By the 1990s the army was basically a light infantry force, supported by specialized elements. Operational control extended from the headquarters of the general staff in Khartoum to the six regional commands (central, eastern, western, northern, southern, and Khartoum). Each regional command was organized along divisional lines. Thus, the Fifth Division was at Al Ubayyid in Kurdufan (Central Command), the Second Division was at Khashm al Qirbah (Eastern Command), the Sixth Division was assigned to Al Fashir in Darfur (Western Command), the First Division was at Juba (Southern Command), and the Seventh Armored Division was at Ash Shajarah near Khartoum (Khartoum Command). The Airborne Division was based at Khartoum International Airport. The Third Division was located in the north, although no major troop units were assigned to it. Each division had a liaison officer attached to general headquarters in Khartoum to facilitate the division's communication with various command elements.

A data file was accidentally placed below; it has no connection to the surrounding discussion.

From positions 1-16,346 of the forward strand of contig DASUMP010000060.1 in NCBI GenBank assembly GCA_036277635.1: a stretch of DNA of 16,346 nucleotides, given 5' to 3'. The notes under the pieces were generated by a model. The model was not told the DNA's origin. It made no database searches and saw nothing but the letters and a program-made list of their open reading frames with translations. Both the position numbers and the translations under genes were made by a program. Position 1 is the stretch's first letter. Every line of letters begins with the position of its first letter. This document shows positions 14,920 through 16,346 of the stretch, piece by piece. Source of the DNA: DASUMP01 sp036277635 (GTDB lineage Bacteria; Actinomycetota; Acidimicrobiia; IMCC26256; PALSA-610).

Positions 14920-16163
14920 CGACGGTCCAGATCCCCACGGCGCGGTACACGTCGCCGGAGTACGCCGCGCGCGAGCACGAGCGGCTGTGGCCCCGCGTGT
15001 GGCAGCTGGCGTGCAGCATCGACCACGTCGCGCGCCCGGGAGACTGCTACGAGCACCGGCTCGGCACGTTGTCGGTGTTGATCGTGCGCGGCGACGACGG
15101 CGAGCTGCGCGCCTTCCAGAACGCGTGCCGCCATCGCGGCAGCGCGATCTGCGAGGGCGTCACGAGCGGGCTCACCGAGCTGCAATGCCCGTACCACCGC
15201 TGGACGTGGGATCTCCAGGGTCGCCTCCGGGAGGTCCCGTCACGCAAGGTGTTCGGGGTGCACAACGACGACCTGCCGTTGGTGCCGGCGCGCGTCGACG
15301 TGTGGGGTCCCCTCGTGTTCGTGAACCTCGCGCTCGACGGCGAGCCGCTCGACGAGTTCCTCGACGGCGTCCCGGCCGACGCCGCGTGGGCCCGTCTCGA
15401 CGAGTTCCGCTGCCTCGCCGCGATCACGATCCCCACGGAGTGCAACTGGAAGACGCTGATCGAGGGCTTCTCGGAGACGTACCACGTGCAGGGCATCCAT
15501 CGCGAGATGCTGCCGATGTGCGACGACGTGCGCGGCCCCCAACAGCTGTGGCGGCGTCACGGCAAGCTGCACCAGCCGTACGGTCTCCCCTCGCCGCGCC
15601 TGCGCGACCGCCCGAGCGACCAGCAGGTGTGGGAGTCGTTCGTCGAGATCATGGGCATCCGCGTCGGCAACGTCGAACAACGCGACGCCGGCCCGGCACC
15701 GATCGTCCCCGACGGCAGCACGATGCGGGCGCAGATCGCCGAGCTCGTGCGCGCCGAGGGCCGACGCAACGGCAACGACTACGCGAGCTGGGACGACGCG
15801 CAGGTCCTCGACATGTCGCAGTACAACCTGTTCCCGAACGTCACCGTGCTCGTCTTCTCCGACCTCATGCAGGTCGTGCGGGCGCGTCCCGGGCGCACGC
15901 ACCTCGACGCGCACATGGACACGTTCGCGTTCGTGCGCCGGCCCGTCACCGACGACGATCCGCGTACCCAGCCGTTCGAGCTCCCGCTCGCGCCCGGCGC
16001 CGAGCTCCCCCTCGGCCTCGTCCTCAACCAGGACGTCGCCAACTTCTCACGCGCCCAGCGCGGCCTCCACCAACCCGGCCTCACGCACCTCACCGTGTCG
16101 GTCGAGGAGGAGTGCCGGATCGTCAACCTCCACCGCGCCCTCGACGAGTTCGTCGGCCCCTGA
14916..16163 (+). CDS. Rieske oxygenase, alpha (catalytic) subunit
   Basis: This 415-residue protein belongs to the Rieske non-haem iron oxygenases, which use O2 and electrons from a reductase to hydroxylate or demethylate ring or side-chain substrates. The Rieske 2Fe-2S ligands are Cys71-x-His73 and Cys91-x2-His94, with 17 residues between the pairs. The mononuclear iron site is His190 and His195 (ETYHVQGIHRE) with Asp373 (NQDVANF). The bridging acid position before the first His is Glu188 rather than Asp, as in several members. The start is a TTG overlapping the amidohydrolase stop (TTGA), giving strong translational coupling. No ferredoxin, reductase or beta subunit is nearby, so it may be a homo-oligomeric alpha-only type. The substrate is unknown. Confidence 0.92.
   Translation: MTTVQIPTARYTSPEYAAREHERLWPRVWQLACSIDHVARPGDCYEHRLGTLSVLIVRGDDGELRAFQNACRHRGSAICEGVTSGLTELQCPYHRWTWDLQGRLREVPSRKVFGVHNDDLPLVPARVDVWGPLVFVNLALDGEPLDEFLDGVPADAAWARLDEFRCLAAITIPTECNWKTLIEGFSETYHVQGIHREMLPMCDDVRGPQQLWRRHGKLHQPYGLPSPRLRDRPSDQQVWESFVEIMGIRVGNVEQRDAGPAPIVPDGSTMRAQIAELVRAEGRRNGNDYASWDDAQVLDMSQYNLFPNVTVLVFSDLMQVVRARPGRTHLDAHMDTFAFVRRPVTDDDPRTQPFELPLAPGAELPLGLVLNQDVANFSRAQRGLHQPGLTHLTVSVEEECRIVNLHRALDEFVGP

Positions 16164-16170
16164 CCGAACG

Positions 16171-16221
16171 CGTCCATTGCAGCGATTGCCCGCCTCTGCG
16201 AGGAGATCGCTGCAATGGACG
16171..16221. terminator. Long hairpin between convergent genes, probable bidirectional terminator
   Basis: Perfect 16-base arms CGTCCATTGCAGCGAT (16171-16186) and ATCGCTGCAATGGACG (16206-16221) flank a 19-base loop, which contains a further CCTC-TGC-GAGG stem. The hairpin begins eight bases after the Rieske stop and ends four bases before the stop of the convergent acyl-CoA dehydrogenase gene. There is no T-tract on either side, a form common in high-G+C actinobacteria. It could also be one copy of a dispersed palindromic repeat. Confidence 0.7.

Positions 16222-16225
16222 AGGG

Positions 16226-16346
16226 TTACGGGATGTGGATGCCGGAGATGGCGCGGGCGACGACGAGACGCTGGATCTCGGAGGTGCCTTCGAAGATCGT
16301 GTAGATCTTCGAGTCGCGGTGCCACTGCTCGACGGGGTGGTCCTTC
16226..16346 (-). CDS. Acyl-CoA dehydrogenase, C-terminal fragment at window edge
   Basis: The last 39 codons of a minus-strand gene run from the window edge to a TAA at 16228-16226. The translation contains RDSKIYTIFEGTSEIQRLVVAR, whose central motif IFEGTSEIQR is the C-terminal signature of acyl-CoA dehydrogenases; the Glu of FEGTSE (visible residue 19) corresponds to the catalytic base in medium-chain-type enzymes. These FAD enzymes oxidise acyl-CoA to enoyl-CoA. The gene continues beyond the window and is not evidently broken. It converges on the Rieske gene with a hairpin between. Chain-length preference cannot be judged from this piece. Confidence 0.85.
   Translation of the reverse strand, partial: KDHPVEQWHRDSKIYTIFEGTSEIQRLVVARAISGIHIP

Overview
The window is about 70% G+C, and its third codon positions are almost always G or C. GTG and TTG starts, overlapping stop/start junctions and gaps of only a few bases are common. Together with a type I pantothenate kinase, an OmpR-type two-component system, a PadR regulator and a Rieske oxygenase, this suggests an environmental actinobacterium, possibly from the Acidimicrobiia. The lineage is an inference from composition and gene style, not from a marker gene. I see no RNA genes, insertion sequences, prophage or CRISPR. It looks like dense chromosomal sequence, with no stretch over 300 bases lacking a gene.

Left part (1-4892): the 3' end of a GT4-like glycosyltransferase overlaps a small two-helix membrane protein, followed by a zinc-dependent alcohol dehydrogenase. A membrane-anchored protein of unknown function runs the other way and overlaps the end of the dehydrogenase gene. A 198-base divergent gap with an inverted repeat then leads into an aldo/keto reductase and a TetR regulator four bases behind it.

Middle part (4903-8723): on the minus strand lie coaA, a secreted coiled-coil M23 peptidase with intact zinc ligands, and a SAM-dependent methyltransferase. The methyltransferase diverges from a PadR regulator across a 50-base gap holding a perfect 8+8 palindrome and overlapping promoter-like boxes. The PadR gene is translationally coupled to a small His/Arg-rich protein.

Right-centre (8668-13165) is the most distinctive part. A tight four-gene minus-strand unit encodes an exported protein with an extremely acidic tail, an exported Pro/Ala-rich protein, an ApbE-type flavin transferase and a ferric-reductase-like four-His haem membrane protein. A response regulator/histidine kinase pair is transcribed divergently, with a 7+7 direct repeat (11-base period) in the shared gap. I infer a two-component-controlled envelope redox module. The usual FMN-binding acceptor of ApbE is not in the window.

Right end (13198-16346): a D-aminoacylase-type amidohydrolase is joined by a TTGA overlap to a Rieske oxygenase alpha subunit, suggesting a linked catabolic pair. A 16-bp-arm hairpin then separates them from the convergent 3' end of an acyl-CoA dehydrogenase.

This organizational structure did not provide an accurate picture of actual troop deployments. All of the divisions were understrength. The Sixth Division in Darfur was a reorganized brigade with only 2,500 personnel. Unit strengths varied widely. Most brigades were composed of 1,000 to 1,500 troops. Each battalion varied in size from 500 to 900 men, and a company might have as few as 150 and as many as 500. In the south, the First Division was supplemented by a number of independent brigades that could be shifted as the requirements of the conflict dictated. According to The Military Balance, 1991-1992, the main army units were two armored brigades, one mechanized infantry brigade, seventeen infantry brigades, one paratroop brigade, one air assault brigade, one reconnaissance brigade, three artillery regiments, two antiaircraft artillery brigades, one engineering regiment, and one special forces battalion.